Saturday, March 22, 2014

Goodbye Josie

Yesterday we had to let sweet Josie go. She had gone downhill rapidly over the last week, wouldn't play with her friends or chew her toys, and seemed to be in increasing amounts of pain. She had begun having occasional incidents of bladder incontinence, and was reluctant to stand up. I decided to finish her life on a good note, before the bad days began to outnumber the good.

We began Josie's perfect day with breakfast, and then headed to the beach for a slow amble through the sand. She enjoyed sniffing the piles of seaweed left by the tide. We stopped at In-N-Out for lunch, Josie had a cheese burger and fries. Her sensitive stomach had always meant she wasn't allowed to have new foods or special treats, but on her perfect day it didn't bother her at all.

Our next stop was the Wise Tails pet boutique, where Josie happily explored and visited with the proprietor. They had quite a few products I had never seen before. Josie enjoyed the crunchy dried cod skins. After that we visited a local park for more ambling and sniffing.

Josie rode happily in the back seat of my car from place to place, smiling contentedly, or snoozing peacefully. She was always happiest when she was close to me. Josie had always been nervous at the vet, but on her perfect day there were so many treats and so much love that she didn't even notice where she was. She fell asleep with her nose in a bowl of treats, while I scratched that special spot on her neck.

Josie was only with use for three months, but she was a big part of our lives. She loved going to daycare with me. When she arrived, she was at least 15-lbs underweight and used to spending all of her time alone and inactive. We never expected her to be with us for so long, at the time it seemed like she had at least two paws in the grave. She dragged her back feet terribly, didn't really engage with people, and seemed perpetually confused.

While she was here, I switched Josie to a higher-calorie diet and got her up to a healthy weight. She developed enough muscle in front to compensate for her degenerating back end and barely dragged her feet. I was delighted the first time I returned from a break at work and she came running to greet me. She got regular baths and the occasional fancy spa treatment to keep her clean and fluffy in spite of her incontinence.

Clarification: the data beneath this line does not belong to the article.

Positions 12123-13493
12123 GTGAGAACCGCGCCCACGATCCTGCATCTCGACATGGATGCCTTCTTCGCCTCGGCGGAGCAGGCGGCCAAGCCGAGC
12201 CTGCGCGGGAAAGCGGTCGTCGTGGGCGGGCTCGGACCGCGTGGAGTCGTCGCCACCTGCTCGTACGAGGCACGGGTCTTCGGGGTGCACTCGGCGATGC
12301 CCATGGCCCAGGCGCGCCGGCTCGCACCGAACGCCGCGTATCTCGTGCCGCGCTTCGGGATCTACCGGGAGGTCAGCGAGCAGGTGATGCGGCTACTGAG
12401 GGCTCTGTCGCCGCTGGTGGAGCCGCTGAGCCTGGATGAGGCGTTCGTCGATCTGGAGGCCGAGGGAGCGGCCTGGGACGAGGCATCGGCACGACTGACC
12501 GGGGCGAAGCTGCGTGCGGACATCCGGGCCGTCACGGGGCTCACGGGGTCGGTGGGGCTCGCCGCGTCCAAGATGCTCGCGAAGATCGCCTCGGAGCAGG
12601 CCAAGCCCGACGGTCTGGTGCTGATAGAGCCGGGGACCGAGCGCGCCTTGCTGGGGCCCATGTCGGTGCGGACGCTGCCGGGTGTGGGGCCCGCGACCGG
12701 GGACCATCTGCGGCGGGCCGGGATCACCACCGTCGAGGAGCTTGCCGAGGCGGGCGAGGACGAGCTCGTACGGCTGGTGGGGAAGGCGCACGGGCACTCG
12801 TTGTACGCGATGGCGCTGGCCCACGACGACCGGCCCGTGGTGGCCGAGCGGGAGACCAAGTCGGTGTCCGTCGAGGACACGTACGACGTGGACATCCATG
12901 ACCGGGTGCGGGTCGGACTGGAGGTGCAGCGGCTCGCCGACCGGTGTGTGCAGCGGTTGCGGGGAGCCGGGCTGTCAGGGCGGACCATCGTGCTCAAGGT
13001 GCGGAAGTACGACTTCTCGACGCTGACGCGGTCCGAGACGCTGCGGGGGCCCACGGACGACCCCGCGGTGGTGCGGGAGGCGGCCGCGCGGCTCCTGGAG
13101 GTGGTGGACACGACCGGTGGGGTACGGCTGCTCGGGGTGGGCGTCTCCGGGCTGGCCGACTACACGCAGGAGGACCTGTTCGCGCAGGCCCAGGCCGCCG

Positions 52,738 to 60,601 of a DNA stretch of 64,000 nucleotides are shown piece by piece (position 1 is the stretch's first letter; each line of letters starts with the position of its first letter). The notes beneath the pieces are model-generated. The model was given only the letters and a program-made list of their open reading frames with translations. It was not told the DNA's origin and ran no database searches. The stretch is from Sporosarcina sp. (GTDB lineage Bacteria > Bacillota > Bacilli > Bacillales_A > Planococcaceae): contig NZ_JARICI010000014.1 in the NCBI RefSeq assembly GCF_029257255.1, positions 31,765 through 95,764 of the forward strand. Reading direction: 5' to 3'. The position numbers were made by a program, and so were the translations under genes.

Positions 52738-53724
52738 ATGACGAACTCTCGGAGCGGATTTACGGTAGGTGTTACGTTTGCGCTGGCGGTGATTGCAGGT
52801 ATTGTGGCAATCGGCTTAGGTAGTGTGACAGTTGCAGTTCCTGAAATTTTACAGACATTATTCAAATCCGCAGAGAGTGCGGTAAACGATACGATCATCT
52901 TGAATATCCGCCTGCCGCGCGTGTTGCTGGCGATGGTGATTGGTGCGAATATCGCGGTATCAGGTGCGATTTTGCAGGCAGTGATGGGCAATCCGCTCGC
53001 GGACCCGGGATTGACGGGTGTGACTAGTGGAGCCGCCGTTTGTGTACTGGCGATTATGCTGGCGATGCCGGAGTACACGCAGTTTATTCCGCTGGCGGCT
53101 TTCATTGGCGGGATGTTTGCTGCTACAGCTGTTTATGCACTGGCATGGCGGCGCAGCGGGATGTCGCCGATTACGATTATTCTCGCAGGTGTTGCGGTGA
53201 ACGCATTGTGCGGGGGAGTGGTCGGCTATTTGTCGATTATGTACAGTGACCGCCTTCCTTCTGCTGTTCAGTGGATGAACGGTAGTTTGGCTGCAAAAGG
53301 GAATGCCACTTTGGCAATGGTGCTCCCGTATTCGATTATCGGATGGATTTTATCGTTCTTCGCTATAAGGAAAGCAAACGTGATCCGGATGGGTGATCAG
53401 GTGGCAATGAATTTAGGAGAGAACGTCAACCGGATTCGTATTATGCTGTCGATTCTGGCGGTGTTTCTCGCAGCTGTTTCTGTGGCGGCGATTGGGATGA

Josie joined Brisbane and I at an agility trial and lurecoursing event. She wasn't particularly interested in participating, but she thoroughly enjoyed the chaos of the trial environment. On days we didn't go to work or have some other outing, she was restless and full of energy. These were the days she ate her meals out of puzzle toys. Nothing made her happier than having her leash snapped on and the front gate opened so we could go on an adventure.

Because Josie still dragged her feet at least some of the time, we walked exclusively on non-paved surfaces. The dog beach was a favorite destination because she could roam off-leash, sniffing at her own pace and greeting new friends. She didn't reliably come when called, but she mostly stuck close, and I could outrun her when she occasionally decided to charge down the beach after horses. At first she followed wherever I went, over difficult rocks and into the water. As her cognition got better, she eventually began picking her way around and finding the easiest path.

As Josie's mind healed, her body deteriorated. Hikes that we finished together in February ended with me carrying her by mid-March. She lost interest in her rawhides and bully sticks, once prized shoplifting targets. Puzzle toys ceased to fascinate her with their hidden treats. I didn't want her last days to be filled with pain. She was a treasure, a dog for whom I had no training goals and no plans other than to love her and fill her life with wonderful things.

Josie spent three months being spoiled rotten, and the end of her life was filled with peace and contentment.

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